It is this that is one of the hardest adjustments for Westerners to make when we get to Bangkok. Land of Smiles and all that, for sure, but the customer service smile is on the mouth only. I do feel for them, because I have come to realize the problem (and this has been backed up by those with a longer experience of this happy nation than me) is that “thinking outside the box”, “acting outside the guidelines or instructions” is just not permitted here.  No one is authorized to do anything other than refer the matter upwards into the bureaucratic chain. Yet it won’t be referred because a customer complaint will make the said manager lose face in front of their employees so no one dare do it. The end result: fixed rictus smiles, nodding, but total inaction. Any Westerner expecting Western-style customer service here just won’t get it. Now I am not saying Western-style service is perfect. No sirree. In fact, I think it empowers the customer far too often. “The Customer is always right” is the biggest horse manure I’ve ever heard from gurus (and I’ve worked in the service industries most of my working life). The problem is that Westerners associate the word “service” with “servant”. Big mistake. A service is provided to make the right decisions for you based on experience and knowledge, not take your abuse.

You know what…sometimes those customer representatives do know better than you, O customer. Listen up just once or twice. Kindness is a contagion.

Anyway, back to Bangkok. Of course, when you paint with a wide brush there’s always someone to point out that no brush is infinitely wide. I’ve come across some awesome Thai customer service – like Thai Airways; strangely, in any Starbucks; in places like AIS; with my fruit vendor outside who’s happy, cheerful, genuinely interested and works out a solution to my fruity desires. Yet, these examples are not the common position. The problem, to me, seems three-fold: 1) a lack of a common language of commerce (usually has to be English), 2) lack of empowerment of customer service people to resolve a problem, 3) the global weariness of customer service people to be treated like emotional punchbags.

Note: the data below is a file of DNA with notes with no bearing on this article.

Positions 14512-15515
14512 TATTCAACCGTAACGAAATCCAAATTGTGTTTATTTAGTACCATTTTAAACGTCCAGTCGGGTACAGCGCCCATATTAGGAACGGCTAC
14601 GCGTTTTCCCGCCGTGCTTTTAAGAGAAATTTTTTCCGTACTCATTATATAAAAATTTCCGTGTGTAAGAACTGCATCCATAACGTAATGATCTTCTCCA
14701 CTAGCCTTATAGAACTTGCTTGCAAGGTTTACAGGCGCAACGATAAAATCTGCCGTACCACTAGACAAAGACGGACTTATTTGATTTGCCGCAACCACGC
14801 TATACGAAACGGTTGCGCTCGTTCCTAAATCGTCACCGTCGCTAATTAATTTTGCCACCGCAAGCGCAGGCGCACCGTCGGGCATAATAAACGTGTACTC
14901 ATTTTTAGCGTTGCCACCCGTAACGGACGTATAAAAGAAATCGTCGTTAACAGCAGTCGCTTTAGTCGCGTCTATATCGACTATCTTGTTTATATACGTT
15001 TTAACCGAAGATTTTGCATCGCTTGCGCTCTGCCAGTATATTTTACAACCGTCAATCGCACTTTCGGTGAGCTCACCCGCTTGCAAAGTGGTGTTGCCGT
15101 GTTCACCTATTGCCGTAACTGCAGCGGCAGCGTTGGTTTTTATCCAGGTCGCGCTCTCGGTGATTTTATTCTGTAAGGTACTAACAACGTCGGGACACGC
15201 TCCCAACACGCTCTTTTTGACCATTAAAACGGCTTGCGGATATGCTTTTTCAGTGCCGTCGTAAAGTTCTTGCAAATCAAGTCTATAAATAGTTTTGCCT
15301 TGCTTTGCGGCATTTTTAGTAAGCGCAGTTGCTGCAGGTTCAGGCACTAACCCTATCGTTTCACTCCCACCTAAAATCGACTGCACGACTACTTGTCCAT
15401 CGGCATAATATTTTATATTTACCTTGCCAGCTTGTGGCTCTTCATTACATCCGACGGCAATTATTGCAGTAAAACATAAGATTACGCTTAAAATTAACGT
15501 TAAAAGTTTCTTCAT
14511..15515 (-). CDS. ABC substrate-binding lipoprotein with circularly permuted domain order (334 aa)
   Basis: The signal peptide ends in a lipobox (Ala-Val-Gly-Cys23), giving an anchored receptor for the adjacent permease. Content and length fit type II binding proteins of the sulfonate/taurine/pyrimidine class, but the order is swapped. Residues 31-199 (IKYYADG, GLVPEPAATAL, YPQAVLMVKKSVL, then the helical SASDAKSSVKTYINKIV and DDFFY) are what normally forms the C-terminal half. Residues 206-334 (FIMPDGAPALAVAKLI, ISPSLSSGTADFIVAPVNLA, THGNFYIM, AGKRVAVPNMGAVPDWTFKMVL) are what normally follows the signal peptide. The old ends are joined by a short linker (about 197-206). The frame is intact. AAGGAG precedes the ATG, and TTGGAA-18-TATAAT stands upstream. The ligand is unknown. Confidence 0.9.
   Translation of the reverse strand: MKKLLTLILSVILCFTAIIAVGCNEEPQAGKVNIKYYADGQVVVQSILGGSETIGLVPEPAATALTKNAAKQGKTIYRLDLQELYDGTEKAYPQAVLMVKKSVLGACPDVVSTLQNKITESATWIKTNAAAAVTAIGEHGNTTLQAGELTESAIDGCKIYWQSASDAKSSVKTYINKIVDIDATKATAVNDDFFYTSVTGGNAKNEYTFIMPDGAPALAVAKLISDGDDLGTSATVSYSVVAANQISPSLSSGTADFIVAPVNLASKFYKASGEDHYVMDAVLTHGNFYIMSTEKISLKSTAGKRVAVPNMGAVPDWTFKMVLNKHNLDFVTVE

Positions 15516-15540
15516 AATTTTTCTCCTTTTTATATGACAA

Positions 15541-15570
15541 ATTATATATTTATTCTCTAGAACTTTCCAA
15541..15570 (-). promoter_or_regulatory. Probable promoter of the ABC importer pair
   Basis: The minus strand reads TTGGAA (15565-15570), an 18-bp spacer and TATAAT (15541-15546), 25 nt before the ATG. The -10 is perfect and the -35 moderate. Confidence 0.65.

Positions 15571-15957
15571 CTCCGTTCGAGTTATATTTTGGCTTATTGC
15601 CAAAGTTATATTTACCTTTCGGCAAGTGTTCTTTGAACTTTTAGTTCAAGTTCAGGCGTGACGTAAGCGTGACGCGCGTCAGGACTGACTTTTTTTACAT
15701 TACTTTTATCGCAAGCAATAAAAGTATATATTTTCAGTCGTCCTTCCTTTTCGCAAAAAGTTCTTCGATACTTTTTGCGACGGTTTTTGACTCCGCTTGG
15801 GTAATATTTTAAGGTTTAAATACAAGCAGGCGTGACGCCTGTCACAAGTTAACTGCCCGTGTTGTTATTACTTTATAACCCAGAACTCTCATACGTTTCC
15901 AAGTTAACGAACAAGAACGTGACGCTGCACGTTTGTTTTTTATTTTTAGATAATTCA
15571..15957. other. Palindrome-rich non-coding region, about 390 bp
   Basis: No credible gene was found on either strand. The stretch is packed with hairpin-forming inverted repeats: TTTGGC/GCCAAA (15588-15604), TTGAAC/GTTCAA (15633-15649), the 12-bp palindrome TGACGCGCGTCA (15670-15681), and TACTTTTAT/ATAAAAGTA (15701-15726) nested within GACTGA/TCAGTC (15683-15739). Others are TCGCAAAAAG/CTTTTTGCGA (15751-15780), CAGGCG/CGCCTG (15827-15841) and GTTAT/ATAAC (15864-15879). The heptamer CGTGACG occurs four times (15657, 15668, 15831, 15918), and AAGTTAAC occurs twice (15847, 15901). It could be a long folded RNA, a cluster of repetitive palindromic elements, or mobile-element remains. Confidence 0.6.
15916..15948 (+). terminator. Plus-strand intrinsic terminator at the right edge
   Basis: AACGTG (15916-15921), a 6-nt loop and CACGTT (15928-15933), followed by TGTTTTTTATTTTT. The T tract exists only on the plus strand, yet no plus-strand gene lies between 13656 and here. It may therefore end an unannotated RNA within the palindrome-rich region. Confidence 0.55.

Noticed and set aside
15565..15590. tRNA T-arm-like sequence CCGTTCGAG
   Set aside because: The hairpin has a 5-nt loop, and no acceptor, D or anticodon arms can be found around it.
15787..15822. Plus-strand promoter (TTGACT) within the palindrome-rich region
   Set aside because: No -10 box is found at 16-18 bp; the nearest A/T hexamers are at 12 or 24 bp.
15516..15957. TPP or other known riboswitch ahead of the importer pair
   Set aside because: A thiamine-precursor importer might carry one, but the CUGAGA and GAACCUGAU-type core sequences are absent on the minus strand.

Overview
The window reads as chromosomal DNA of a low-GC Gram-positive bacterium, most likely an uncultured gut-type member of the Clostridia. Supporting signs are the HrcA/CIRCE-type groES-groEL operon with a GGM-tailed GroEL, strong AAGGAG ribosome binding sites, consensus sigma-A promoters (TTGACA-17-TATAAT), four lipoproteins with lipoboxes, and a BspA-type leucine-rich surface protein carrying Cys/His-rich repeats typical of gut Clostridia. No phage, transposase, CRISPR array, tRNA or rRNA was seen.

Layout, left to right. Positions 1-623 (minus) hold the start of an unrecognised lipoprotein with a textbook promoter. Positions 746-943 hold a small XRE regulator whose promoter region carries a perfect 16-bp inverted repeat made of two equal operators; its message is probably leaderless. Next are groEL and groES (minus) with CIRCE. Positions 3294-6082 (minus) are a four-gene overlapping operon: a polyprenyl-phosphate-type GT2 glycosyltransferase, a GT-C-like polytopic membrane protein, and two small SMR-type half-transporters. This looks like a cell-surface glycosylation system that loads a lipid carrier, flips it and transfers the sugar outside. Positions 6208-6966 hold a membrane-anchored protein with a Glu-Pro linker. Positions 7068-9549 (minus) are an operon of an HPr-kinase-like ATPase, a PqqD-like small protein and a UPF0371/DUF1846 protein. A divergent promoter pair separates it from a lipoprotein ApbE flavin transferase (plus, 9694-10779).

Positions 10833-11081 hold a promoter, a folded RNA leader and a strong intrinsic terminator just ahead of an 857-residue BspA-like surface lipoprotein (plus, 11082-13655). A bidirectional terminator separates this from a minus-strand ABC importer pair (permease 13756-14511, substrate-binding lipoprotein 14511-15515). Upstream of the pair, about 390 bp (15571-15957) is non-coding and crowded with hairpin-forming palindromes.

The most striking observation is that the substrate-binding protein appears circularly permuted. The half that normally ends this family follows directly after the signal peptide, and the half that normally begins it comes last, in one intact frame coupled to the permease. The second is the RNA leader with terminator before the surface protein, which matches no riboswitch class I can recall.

customer-satisfactionThe last is something every expat or tourist needs to work on, the first two are something you need to be aware of here. Sure, your tourist dollar will get you a fawning, obsequious service, but don’t try and step outside the invisible guidelines or else you’ll find yourself angry, holding a jasmine-chemical perfume ejaculator you don’t really need, staring at the back of the savvier farang who has stepped into the box of customer service that Bangkokians are comfortable with. And that…might just get you a big Thai thumbs up.


Is this what diplomacy is all about?




Categories: Bangkok, Bangkok, Thailand

Tags: , , , , , , ,

2 replies

  1. To ensure that you are operating at peak efficiency as you satisfy and delight your customers, you have to literrally listen to them and deliver what they want when they want it with high reliability at a competitive price. Your happy and satisfied customers will return and share their thoughts with others, which will make the difference between whether you stay in business or not.


  2. The losing face element is huge. Better to accept that the customer is always wrong.